Six months ago the world was a much simpler place (although still mostly awful). It was a time when one of the major topics of debate was over Joker, Todd Phillips’s gritty retelling of the Batman villain’s origin story. At the time, critics most often compared Joker to Martin Scorsese’s Taxi Driver and King of Comedy, from which Phillips lifted much of his visual aesthetic and thematic elements.
This month, as it celebrates its 20th anniversary, critics are re-visiting the film adaptation of Bret Easton Ellis’s American Psycho, which also shares some similarities, in terms of its reception, to Joker. And in a new interview with Vulture, American Psycho director Mary Harron explains why she loved the Joker and was so stunned by what critics (including myself!) thought of it:
I love Joker. I was on the jury at Venice [Film Festival], the jury that awarded it the [2019 Golden Lion] prize. And I was amazed at the reviews of Joker. Apart from that it was a brilliant piece of filmmaking, I thought it was a great portrait of madness. It had a class theme you very rarely find in American films.
Harron goes on to explain that she thought the conversation around Joker was “ludicrous.”
Both Joker and American Psycho were caught up in a national conversation about whether they romanticized violence. While Joker’s critics claimed it gave a sympathetic origin story to a toxic man (New York’s critic David Edelstein called it “an anthem for incels”), American Psycho was criticized specifically for its violence against women. Notable feminists including Kate Millett and the National Organization for Women protested the story when it was released as a book—because that conversation has happened around me, because it happened around American Psycho, and it’s always the same conversation. These attacks always focus on some kind of art movie. They never focus on the extreme violence in mainstream entertainment. I love John Wick, but it’s far more violent and has far more mayhem than Joker or American Psycho. Actually, both of them have a small amount of violence. It’s just that that violence is disturbing.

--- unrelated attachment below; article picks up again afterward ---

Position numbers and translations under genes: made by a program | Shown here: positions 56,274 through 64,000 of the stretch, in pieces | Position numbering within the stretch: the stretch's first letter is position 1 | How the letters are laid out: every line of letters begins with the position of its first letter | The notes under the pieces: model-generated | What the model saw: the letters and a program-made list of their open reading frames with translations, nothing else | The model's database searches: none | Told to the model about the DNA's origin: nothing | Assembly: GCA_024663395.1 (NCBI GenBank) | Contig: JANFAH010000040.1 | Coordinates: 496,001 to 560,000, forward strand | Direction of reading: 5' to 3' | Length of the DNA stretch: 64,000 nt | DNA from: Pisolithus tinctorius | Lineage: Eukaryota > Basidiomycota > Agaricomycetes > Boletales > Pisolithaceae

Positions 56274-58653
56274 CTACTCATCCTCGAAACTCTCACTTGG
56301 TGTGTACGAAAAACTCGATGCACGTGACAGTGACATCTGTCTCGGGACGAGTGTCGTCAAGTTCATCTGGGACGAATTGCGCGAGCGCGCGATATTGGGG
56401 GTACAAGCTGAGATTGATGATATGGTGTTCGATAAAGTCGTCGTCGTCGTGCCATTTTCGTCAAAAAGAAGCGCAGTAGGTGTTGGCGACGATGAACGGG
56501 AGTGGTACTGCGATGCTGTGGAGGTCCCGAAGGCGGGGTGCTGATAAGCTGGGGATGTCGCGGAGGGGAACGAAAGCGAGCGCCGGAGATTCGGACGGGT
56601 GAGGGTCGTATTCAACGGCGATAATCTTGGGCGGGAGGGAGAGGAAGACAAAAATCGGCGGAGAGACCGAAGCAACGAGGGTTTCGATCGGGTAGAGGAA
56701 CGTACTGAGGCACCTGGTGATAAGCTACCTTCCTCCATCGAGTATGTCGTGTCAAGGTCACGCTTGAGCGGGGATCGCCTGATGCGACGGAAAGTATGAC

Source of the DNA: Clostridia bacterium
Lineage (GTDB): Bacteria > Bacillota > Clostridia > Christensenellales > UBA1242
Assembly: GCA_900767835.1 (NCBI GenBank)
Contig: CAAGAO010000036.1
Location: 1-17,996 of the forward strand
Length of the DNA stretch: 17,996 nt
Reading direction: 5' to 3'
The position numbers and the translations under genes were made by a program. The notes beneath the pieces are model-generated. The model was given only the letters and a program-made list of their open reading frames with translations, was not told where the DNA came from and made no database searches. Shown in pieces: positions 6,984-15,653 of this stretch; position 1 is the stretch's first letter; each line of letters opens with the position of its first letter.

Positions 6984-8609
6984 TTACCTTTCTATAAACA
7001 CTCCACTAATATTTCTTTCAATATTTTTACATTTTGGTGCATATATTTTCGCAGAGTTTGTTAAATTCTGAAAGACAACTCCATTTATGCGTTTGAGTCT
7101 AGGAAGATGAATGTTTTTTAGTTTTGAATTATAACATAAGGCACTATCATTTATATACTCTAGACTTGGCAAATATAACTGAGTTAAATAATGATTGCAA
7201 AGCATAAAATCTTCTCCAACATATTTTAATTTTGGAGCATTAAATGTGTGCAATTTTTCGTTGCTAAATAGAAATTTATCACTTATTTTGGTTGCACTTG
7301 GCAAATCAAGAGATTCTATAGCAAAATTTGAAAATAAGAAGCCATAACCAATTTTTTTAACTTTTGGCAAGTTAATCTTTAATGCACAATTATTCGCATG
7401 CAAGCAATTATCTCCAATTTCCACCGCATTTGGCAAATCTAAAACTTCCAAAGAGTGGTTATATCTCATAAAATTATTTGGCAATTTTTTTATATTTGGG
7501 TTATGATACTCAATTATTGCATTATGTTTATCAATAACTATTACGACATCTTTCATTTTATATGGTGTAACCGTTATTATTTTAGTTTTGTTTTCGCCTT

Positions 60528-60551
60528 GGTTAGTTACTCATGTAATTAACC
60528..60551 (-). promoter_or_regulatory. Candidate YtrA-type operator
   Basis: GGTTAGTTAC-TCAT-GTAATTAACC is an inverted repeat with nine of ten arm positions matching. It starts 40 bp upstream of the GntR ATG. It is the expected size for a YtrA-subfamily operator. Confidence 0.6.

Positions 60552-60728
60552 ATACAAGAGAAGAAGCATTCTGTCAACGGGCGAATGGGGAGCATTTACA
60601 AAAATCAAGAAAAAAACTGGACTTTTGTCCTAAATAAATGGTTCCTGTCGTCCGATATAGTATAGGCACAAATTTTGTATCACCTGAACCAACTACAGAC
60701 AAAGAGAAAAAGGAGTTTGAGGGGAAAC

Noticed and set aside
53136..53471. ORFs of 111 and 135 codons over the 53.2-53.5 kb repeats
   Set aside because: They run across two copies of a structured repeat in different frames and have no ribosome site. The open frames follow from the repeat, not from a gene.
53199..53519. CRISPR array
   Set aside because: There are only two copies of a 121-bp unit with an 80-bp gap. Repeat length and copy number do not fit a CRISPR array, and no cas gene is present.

It’s an interesting comparison, and certainly American Psycho—both the movie and the book—are now considered modern classics, beloved for their transgressive satire of capitalism and superficial consumerism. Perhaps Joker will be remembered fondly by the next generation. Only time will tell.
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